Russia and Syria 'weaponising' refugee crisis to destabilise Europe, Nato commander claims

General Phil Breedlove claimed civilians were being deliberately bombed to drive migration to Europe

Lizzie Dearden
Thursday 03 March 2016 12:30 GMT
Russia and Syria are 'weaponising migration'

Russia and Syria are indiscriminately bombing Syrian civilians to drive the refugee crisis and “weaponise migration”, a Nato commander has claimed.

General Phil Breedlove, Nato’s Supreme Allied Commander for Europe and head of the US European Command, said weapons such as barrel bombs have no military value to hit precise targets and instead serve to terrorise those living in rebel-held territories.

He told the Senate Armed Services Committee that the destruction formed part of a deliberate strategy to “get them on the road” and “make them a problem for someone else”.

Members of the civil defence pull a boy out from under the rubble of a building following air strikes by suspected Russian warplanes backing the Syrian government on the Sahour neighbourhood of the northern Syrian city of Aleppo on February 16, 2016. (AFP / THAER MOHAMMEDTHAER MOHAMMED/AFP/Getty Images)

“Russia’s entry into the fight in Syria has exacerbated the problem, changing the dynamic in the air and on the ground,” General Breedlove told politicians including Senator John McCain.

“Despite public pronouncements to the contrary, Russia has done little to counter Daesh (Isis) but done a great deal to bolster the Assad regime and its allies.

“Together Russia and the Assad regime are deliberately weaponising migration in an attempt to overwhelm European structures and break European resolve.

“All genuinely constructive efforts to end the war are welcome but actions must speak louder than words.”

Vladimir Putin launched Russia’s intervention in Syria at the request of Bashar al-Assad in September and the Kremlin’s air strikes have supported a significant regime advance against the opposition.

Moscow has insisted Isis is its main target but opposition groups and Western leaders have alleged its strikes have mainly targeted areas controlled by the opposition, killing countless civilians.

The Russian President helped broker the continuing ceasefire between regime forces, “moderate” opposition groups and their respective backers but Isis, Jabhat al-Nusra and other UN-designated terrorist groups were not party to the truce and fighting continues, albeit on a much smaller scale.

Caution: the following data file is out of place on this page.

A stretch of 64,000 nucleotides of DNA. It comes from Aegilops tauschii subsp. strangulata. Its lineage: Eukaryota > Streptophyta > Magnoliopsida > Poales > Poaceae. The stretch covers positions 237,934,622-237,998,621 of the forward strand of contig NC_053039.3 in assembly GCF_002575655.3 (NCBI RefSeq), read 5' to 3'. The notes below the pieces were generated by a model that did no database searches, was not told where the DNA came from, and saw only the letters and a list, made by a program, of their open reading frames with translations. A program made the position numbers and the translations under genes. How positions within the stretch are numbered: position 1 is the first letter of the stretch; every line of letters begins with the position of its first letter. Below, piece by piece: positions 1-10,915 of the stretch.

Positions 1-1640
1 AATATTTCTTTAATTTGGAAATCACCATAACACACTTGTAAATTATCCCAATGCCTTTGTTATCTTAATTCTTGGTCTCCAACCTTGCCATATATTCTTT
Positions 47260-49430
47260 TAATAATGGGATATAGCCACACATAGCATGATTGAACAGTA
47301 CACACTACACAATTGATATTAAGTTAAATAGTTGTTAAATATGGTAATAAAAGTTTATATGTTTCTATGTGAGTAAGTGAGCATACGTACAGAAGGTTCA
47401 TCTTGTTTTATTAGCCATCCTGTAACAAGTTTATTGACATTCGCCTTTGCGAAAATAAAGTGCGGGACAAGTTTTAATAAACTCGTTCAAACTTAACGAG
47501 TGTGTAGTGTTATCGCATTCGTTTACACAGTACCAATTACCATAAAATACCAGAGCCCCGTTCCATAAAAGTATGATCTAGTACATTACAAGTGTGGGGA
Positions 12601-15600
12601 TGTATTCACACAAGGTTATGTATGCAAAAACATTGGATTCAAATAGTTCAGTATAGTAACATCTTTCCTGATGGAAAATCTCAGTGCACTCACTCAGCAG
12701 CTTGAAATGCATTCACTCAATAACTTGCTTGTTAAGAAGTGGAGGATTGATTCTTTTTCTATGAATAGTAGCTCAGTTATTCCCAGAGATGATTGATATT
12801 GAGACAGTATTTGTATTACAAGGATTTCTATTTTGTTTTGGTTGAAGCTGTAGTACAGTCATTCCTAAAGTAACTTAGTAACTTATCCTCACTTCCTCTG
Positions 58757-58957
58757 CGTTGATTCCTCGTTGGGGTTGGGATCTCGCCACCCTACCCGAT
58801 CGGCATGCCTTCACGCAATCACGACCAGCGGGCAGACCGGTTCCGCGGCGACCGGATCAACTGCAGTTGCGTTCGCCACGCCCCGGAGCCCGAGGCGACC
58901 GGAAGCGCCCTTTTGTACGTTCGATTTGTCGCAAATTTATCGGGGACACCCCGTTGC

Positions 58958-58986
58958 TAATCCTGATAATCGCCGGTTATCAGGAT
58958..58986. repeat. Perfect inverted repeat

In the run-up to the “temporary cessation of hostilities” that started on Saturday, Russian and Syrian forces were accused of deliberately targeting hospitals and civilian infrastructure in possible war crimes.

In a report released on Thursday, Amnesty International claimed it has “compelling evidence” of at least six deliberate attacks on medical facilities in the Aleppo governorate over the past 12 weeks.

Bashar al-Assad and Vladimir Putin (GETTY IMAGES)

The regime’s advance sparked a new flood of refugees into Turkey as asylum seekers continued to arrive on Greek islands at roughly 10 times the rate they were during the same period in 2015, which was a record-breaking year.

General Breedlove repeated concerns that Isis can exploit the crisis to send its fighters into Europe, as it did before November’s Paris attacks.

He said that the flow of migrants crossing the Aegean Sea was “masking the movements of criminals, terrorists and foreign fighters”.

“Within this mix, Isil (Isis)or Daesh is spreading like a cancer, taking advantage of paths of least resistance, threatening European nations and our own with terrorist attacks,” he added on Tuesday.

The US Army in Europe (USAREUR) is working with American agencies and international allies to track returning fighters and share intelligence on suspected extremists.

In his written evidence to the US committee, General Breedlove said public opposition to the welcoming of refugees in some European countries could also pose a security risk.

Supporters of anti-immigration right-wing movement Pegida in Cologne, Germany, January 9, 2016. (Reuters)

“Local nationalists opposed to a large-scale influx of foreigners could become increasingly violent, building on the small number of attacks against migrant and refugee housing observed to date,” he noted.

The UN’s former High Commissioner for Refugees, António Guterres, has urged countries not to use the threat of terrorism to turn their back on the hundreds of thousands of asylum seekers continuing to flee conflict and persecution.

“It is not the refugee outflows that cause terrorism, it is terrorism, tyranny and war that create refugees,” he said.

“It is clear that the Daesh (Isis) strategy is not only to set Europeans against refugees, but within Europe, to set citizen against citizen within communities, community against community within countries, and country against country in the Union.”

More than 133,000 migrants have arrived in Europe by sea so far this year, according to the UNHCR, with at least 400 drowning in the attempt.

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